Sparta’s body length, counting its head, amounts to 515 mm, while Boris’s is 530 mm. The tail of Sparta is 123 mm in length (23.9% from the whole-body length, counting the head). The tail of the lion cub Boris is incomplete.
After defrosting the cave lion cubs and removing pieces of ice stuck to their bodies, they weigh 0.8 kg (Sparta) and 1.45 kg (Boris). A newborn cub of a contemporary African lion usually weighs between 1.15–2.1 kg (1.2 to 2.1 kg [24]; 1.15 kg to 1.785 kg [25]). In captivity, lion cubs grow much faster, and by the time they reach about 1 month in age, they weigh approximately 2.8–7.2 kg (2.8 to 5.0 kg, 4.1 kg average [25]; 3.5 to 7.2 kg [26]). However, since the bodies of these cave lion cubs have undergone frost sublimation for thousands of years, their initial weight at death is likely to be considerably different from their current weight.

4.4.2. Hair Coat

The studies on the qualities of coat hair of these mummies and a comparison to coat hair of a modern lion P. leo are already published [27]. Sparta’s coat is well preserved. The hair length on its head is 22.5 to 27.2 mm, 28 mm on the ‘sideburns’, 27.7 mm on the collar, 32 mm on the spine, 29.9 mm on the waist, 30.7 mm on the sacral region, 18.7 mm on the side, 16.8 mm on the elbows, 15.3 to 30.4 mm on the stomach. Boris’s coat is similar to Sparta’s coat. His guard hair is quite long throughout the whole body, and the undercoat is thick. However, his hair has fallen off in some areas (underarms, the right side of the body, and the muzzle).
Modern lion cub’s guard hair and fur undercoat are very similar, with the fur undercoat needed for protection and thermoregulation. The coat hair of a cave lion is similar but not identical to that of an African lion cub, with cave lions being distinguished by the presence of hair pellicle ornament. Cave lion fur also has a long thick fur undercoat consisting of strombuliform aeriferous fur hair. It covers the body of a cave lion cub evenly and most likely helped cave lion cubs adapt to the cold climate [27].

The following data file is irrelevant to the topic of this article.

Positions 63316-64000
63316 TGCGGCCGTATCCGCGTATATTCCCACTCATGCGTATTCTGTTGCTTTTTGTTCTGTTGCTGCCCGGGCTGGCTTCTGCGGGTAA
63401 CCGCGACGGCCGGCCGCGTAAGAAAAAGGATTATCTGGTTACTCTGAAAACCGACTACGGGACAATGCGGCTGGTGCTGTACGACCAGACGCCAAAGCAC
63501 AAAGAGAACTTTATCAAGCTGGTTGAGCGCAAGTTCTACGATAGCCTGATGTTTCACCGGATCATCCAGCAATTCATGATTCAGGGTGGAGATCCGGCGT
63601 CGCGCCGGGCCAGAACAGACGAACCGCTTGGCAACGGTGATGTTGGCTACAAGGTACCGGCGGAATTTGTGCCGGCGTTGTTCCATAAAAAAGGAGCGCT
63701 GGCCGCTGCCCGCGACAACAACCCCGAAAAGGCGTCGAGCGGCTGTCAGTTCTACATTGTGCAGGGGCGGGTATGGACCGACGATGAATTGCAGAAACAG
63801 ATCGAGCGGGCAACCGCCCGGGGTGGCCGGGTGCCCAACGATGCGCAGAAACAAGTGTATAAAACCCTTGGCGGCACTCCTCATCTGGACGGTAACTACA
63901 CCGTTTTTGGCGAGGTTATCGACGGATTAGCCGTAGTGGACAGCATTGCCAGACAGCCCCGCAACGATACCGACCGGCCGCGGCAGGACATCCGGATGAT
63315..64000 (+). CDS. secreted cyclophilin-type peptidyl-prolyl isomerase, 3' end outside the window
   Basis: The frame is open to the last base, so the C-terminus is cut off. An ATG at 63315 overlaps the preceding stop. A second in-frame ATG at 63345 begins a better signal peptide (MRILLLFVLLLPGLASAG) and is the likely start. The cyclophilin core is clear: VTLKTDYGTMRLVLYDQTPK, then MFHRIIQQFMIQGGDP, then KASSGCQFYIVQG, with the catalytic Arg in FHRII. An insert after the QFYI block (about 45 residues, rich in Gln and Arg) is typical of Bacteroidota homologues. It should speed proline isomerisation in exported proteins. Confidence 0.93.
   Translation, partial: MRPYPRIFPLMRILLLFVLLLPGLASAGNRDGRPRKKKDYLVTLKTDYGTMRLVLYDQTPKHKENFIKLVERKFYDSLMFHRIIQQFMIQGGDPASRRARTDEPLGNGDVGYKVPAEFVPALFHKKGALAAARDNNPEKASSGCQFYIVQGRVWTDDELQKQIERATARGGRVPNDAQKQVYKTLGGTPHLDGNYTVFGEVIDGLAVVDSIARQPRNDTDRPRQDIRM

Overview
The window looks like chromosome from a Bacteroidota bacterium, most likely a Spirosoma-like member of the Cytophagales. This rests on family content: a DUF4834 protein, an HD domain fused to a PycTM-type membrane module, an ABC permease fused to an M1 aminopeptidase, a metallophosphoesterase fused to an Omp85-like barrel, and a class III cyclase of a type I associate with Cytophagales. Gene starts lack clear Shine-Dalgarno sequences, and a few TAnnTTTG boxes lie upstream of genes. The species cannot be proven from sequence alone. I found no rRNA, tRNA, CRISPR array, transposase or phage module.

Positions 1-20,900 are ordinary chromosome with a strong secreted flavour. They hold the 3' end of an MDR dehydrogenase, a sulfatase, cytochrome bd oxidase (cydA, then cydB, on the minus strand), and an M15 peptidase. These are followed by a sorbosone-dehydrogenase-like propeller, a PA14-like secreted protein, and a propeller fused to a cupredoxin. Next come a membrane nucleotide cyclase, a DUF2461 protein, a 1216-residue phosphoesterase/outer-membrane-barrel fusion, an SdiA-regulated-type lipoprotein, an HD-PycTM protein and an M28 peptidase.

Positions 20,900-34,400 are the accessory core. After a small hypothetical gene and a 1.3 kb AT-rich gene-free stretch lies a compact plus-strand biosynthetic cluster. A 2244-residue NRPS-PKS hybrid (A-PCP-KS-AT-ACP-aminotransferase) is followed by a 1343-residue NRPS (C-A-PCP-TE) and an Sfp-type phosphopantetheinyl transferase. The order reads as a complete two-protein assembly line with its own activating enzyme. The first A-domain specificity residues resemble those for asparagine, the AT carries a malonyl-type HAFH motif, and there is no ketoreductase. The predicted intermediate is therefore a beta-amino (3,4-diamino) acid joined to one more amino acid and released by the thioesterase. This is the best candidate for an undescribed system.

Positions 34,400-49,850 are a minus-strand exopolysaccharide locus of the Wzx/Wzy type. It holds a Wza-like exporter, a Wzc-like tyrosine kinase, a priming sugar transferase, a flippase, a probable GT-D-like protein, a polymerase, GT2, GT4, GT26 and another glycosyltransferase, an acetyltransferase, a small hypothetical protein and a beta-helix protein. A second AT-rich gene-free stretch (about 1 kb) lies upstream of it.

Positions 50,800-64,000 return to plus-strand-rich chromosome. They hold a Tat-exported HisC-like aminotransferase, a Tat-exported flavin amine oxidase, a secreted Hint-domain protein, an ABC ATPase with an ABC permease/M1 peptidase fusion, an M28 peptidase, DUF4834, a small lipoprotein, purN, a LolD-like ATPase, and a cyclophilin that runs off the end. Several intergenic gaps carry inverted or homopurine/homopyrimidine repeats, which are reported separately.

4.4.3. Hair Colour

It should be noted that frozen mummies of Pleistocene animals such as mammoths, woolly rhinoceros, or bison, originating from the frozen earth of Siberia, often have reddish-brown or yellowish coats, which is probably different from their initial hair colour (pers. observation). Both lion cubs were preserved in the frozen earth, covered by ice. It is therefore likely that their hair colour was the same when they were alive.
The primary colour of the lion cubs’ hair coat is light brown, grey, or yellowish brown (Figure 6a,b). Interestingly, although Sparta is a similar age to Boris, her fur has more reddish and brown shades, and it is darker and more saturated than Boris’s fur. The primary colour of Boris’s fur is a lighter, yellowish grey. It has to be noted that the youngest cave lion cub (found on the Uyandina River in 2015; Figure 7), had an evenly coloured fur of a yellowish-brown shade, without grey undertones, and part of its hair was dark brown on the ends [7,8]. This lion cub was assumed to be 1 to 2 weeks old, suggesting that this type of hair colour was typical for younger cubs of P. spelaea and was slowly changing to a lighter shade closer to the age of 1 to 2 months. Since Sparta is a female, this could be an indication that the juvenile colour of the fur was preserved in the cubs of female cave lions for a longer time.
Newborn cubs of extant African lions have dark circles on their fur, and these markings usually start to disappear after a few months [24]. We did not find any similar markings on the mummified cave lion cubs. However, a darker fur area is present around the eyes of Sparta (Figure 6c).
The guard hair on the muzzle of both cave lion pups has brown tips. There are dark spots on the forehead and above the eyes (Figure 6c). The fur is lighter around the eyes, but brown near the corners of the mouth. There are dark reddish-brown spots on the backside of Sparta’s ear conches, while Boris has black spots on his ear conches (Figure 6d), much similar to the contemporary P. leo.
Sparta’s guard hair on the back has black ends, creating a dark blurred line from the head to the tail set (Figure 6e).